Jul 30, 2008

Atlanta Web Entrepreneurs Meetup Group

meetup_logo_1.pngMike Schinkel hosts a local meetup group called Atlanta Web Entrepreneurs. He called me up recently to speak about "Email Marketing Basics," but I told him that whenever I do that, attendees think I’m actually The Dude who sends all the email around here. And so what happens is 2 years later, people send me their logo files and customer spreadsheets, telling me, "Okay, I’m finally ready to do some email marketing, so here’s my stuff—put together a mockup of our newsletter, post it for approval, and I’ll send you the $15 check." Maybe it’s the way I dress.

I usually have to explain we’re kind of a "self serve" tool, with kind of a lot of customers, and I kinda have to do other stuff right now. But sometimes I just do everything they tell me, so I can test our product (our engineers tell me the technical term for that is "eating your dogfood").

ANY-way, Mike thought that was funny, so he asked me to come in and discuss the MailChimp entrepreneur story instead: how we started as a little web-dev agency, and became a software company with tens of thousands of customers all over the world (condensed version at /about/).

It was fun. Sandi Karchmer Solow gave a good lecture on email marketing best practices, and I got to jump in at the end with a few stats and case studies to support what she said. If you’re new to email marketing, and you’re not sure how to get your business started, Sandi’s a good consultant to go to.

I learned a few things at this event:

  1. 280slides.com is an awesome tool for putting together an online presentation. Works like Keynote, but it’s all done in your browser. For fun, make sure the projector is on when you type in the domain name to open the presentation, then listen closely to the audience ("Um, is this really gonna be 280 slides?" and "oh crap, where’s the door?"). When you tell them it’s really only 5 slides, they’re so relieved.
  2. Everybody can build a website now: Holy cow, people from all walks of life are building websites. There were people with some serious websites and e-commerce stores, but who also had normal day jobs. I’m talking about married couples, factory managers, and mechanics (I though this guy was wearing a gimmicky "web mechanic" kind of outfit, but he was an actual mechanic who knew web-design kung fu! How cool is that?). They’re setting up online stores and social networking sites. Many of these people were already using email marketing on their sites. One guy had hundreds of thousands of opt-ins (couponmom.com). Really awe-inspiring.
  3. Paid search can jump start your subscriber lists: People who are new to email marketing really want a "jump start" for building up their lists. The most common question I hear from new email marketers is, "But I’m just getting started. I don’t have a subscriber list yet. I understand permission email marketing and best practices. Now how do I make this go faster?" I normally give the standard, "You can’t rush permission, and email marketing is all about relationships, which take time, and blah blah blah." Sometimes I throw in a little, "Put a signup box on every page of your site, and place links to your signup page everywhere, like your email signature, your invoices, and tattooed on the back of your head." It’s true, and it’s good advice, but nobody listens to it. And I understand why: it just takes too long. I remember writing up my first few newsletters to all of 5 subscribers. It sucks. So when someone in the audience asked us that question, I really hated myself for giving the stock answer. Then I noticed that there was a group of people sitting in front of him from a local company called SnowCap Labs, who do Paid Search advertising. They were sitting right next to a Russian engineer who told me during the break that he was thinking about writing a whitepaper on the risks of offshore development. SnowCap Labs looked like chocolate. Russian engineer looked like peanut butter (I was hungry). Perfect combination. Instead of paying money to buy a dirty email list from somewhere, pay money to drive traffic to your website (perhaps linking to a nice whitepaper that’s chock full of your expertise) and build your list the right way.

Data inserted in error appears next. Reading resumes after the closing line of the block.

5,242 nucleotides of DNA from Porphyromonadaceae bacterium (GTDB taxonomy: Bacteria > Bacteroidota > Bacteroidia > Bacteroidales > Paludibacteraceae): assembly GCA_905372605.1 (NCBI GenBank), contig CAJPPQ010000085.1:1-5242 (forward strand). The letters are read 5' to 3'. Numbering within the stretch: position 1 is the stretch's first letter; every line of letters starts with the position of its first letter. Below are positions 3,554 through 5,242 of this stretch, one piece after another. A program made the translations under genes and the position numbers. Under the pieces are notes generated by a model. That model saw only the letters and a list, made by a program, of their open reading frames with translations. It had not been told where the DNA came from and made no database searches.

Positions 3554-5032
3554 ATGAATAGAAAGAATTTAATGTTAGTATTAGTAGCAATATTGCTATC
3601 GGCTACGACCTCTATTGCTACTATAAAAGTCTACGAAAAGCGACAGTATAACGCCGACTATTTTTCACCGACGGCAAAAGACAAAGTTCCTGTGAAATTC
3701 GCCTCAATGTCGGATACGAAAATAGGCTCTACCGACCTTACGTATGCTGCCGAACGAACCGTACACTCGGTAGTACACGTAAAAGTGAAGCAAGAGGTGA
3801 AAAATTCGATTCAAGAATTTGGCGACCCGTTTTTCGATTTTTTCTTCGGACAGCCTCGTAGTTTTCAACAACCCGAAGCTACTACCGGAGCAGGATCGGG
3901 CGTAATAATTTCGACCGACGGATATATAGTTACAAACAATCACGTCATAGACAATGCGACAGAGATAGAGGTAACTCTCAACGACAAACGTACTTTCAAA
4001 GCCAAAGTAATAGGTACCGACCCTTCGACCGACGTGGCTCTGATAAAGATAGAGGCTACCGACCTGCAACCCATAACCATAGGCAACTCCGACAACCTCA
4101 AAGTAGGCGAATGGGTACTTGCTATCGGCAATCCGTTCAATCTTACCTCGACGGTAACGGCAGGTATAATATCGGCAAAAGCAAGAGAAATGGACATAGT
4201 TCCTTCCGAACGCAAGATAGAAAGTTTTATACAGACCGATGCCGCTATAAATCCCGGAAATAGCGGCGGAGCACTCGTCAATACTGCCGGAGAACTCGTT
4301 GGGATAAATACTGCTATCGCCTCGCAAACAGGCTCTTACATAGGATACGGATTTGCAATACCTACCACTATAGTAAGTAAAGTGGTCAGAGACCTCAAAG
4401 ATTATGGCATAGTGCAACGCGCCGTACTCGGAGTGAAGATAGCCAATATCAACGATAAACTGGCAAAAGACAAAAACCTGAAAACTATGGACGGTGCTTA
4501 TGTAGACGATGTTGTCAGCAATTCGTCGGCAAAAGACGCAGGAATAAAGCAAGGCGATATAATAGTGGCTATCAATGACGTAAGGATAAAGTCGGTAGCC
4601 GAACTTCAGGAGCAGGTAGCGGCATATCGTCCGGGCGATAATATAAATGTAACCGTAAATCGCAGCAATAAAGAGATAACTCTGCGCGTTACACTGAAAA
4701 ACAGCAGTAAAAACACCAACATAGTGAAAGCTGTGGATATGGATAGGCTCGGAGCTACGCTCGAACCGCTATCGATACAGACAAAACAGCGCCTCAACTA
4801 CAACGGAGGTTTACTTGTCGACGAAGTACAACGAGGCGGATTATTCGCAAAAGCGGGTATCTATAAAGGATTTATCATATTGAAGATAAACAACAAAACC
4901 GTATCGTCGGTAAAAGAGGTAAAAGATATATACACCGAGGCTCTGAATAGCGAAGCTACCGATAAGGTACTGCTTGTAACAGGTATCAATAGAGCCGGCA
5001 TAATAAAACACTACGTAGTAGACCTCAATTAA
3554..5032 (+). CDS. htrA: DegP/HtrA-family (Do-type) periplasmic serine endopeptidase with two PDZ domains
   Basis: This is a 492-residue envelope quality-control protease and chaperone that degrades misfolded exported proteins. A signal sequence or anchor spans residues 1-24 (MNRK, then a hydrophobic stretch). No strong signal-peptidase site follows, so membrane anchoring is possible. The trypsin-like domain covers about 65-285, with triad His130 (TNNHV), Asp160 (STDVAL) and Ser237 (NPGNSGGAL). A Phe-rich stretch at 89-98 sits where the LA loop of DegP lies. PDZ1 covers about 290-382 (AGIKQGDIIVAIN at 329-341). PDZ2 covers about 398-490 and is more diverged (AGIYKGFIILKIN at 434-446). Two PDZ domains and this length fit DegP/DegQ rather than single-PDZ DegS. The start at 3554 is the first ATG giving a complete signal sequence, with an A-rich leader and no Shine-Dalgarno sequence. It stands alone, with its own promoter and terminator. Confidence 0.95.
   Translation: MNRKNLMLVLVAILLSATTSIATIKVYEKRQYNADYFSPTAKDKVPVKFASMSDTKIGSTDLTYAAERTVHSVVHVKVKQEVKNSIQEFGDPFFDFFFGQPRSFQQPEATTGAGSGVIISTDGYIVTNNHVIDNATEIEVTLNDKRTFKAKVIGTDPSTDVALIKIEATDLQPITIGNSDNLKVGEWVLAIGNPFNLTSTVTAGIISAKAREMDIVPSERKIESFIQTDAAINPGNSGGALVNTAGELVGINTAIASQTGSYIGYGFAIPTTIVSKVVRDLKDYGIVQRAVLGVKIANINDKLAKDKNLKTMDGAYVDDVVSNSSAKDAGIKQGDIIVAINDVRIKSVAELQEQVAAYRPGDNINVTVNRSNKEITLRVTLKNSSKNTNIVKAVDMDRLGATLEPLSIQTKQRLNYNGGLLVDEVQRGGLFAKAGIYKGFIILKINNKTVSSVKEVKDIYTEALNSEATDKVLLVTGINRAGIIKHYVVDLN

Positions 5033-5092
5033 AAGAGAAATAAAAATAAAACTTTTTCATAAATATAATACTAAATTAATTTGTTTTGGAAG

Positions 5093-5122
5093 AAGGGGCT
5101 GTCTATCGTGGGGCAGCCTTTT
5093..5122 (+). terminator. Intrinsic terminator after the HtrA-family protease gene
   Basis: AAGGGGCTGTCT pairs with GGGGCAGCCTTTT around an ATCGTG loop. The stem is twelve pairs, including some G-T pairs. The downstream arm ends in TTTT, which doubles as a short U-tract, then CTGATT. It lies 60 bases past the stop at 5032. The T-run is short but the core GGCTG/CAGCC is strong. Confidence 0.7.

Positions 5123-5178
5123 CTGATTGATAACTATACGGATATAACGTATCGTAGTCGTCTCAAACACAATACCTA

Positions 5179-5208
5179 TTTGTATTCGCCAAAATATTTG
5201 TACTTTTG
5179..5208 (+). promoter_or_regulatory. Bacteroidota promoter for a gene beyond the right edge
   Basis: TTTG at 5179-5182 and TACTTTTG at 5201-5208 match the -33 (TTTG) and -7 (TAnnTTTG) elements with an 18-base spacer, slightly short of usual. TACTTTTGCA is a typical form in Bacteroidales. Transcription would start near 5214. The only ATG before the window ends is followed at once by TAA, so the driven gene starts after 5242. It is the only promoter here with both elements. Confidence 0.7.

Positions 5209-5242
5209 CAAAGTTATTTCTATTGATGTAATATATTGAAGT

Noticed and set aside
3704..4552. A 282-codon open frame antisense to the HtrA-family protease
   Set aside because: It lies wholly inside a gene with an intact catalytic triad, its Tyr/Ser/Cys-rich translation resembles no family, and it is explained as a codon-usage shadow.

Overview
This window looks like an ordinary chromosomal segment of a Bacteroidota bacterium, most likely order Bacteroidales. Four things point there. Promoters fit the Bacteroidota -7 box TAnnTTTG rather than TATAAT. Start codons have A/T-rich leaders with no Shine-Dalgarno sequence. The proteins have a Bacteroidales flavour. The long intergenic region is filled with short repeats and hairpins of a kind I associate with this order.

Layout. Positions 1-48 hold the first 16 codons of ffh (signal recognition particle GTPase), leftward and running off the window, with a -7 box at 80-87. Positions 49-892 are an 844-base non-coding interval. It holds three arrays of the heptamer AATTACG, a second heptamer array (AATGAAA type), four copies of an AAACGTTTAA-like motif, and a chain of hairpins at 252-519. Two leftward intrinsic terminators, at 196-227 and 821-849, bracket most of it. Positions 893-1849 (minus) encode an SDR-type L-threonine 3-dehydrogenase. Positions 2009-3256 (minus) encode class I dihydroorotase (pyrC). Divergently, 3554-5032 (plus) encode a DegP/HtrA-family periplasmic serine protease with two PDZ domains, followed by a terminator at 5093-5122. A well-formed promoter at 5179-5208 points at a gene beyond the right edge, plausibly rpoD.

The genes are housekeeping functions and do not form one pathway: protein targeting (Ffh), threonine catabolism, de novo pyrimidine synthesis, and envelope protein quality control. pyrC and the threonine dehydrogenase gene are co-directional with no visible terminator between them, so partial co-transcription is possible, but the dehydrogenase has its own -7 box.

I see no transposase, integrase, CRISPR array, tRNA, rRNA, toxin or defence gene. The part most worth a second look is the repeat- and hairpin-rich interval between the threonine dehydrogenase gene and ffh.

4. I need to brush up on our own features list. There were actually several people in the audience who were MailChimp customers. So somebody would ask, "What if I see my open rates declining over time. What kind of tips can you offer me?" Before I could formulate my expert answer on how "open rates aren’t 100% reliable, and there are so many factors to consider, and there is no silver bullet," another person in the audience (from Australia, no less) told him to "just click the A/B split button in MailChimp, and test a few different subject lines and send times. It’s free." Oh yeah, I forgot about that. There were a couple other cases where audience members knew more about MailChimp’s functionality than me. Kind of cool.
  5. I need to work on my posture. Mike posted some pics of me doing "jazz hands" and "Sprite can levitation tricks" over on Flickr. Thanks a lot, Mike.